WordPress.org

Make WordPress Accessible

Updates from April, 2014 Toggle Comment Threads | Keyboard Shortcuts

  • Joe Dolson 6:24 pm on April 28, 2014 Permalink
    Tags:   

    Update on WordCamp accessibility planning 

    I had a great conversation with Andrea Middleton at WordCamp Minneapolis this weekend, and we’re making some plans to work on the core accessibility features that WordCamp organizers will need to pay attention to in building their sites.

    Some of the key tasks will include working through the accessibility issues in the base themes available for WordCamp organizers to build from, providing some documentation to help organizers know what design standards they need to meet, and doing some basic training on checking their work.

     
  • Joseph Karr O'Connor 6:17 am on April 26, 2014 Permalink  

    Accessibility Team Update: April 23, 2014 

    Authoring Tool Accessibility Guidelines Testing

    Jeanne Spellman (http://www.w3.org/People/jeanne/), W3C, joined us for the meeting to discuss the Authoring Tool Accessibility Guidelines (ATAG) testing we will be doing on trunk starting May 12. ATAG testing is, in part, useful for guiding development of accessible “software for generating websites, for example, content management systems (CMS).”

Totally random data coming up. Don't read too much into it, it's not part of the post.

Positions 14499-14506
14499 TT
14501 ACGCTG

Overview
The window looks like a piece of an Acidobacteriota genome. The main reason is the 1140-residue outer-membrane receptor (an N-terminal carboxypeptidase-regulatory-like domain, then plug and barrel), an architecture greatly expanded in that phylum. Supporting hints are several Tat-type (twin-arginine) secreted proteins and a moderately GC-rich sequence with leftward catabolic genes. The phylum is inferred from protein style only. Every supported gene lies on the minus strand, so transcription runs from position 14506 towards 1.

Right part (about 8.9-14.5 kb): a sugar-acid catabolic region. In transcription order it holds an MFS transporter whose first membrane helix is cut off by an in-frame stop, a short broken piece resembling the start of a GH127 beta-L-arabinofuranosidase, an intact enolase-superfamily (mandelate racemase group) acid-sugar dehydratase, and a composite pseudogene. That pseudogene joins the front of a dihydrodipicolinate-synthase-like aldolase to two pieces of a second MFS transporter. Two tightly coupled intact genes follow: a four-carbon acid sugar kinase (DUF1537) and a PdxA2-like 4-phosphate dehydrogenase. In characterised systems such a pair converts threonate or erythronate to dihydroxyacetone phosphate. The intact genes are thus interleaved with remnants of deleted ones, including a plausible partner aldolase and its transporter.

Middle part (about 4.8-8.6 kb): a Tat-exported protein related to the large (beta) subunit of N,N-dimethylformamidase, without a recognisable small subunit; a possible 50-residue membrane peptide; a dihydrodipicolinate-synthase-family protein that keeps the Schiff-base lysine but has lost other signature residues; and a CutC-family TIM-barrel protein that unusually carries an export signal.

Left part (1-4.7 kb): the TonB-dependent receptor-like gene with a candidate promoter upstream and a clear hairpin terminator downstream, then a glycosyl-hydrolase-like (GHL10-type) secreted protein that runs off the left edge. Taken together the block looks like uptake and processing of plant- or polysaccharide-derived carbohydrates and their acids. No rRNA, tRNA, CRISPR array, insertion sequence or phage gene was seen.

ATAG Overview

    The Authoring Tool Accessibility Guidelines (ATAG) Overview explains how ATAG testing will:

    • help make authoring tools themselves accessible, so that people with disabilities can create web content, and
    • help authors create more accessible web content — specifically: enable, support, and promote the production of content that conforms to Web Content Accessibility Guidelines (WCAG).

    ATAG Testing Harness

    The W3C is developing an automated way to deliver ATAG test instructions and test result tracking and reports. It will also display WCAG test instructions and techniques, where applicable. In the the overall test instructions doc that was used when developing the tests there are general instructions at the top, followed by a table with the ATAG success criteria, and the test(s) for each one. As we are testing to WCAG level AA so will we be testing to ATAG level AA.

    Process

    Jeanne has about 15 volunteer testers. Thank you Jeanne! She explained the process: “We set up a page of accessible content, and a page of inaccessible content. Then we have a page of different types of content – video, audio, tables. Some of the ATAG tests check to see if WordPress breaks accessible content, while others see if WordPress fixes inaccessible content.” We discussed access to a test instance of WordPress trunk which is ready to go thanks to Rian Rietveld. There is no estimate as to how long the testing will take since it is a new process.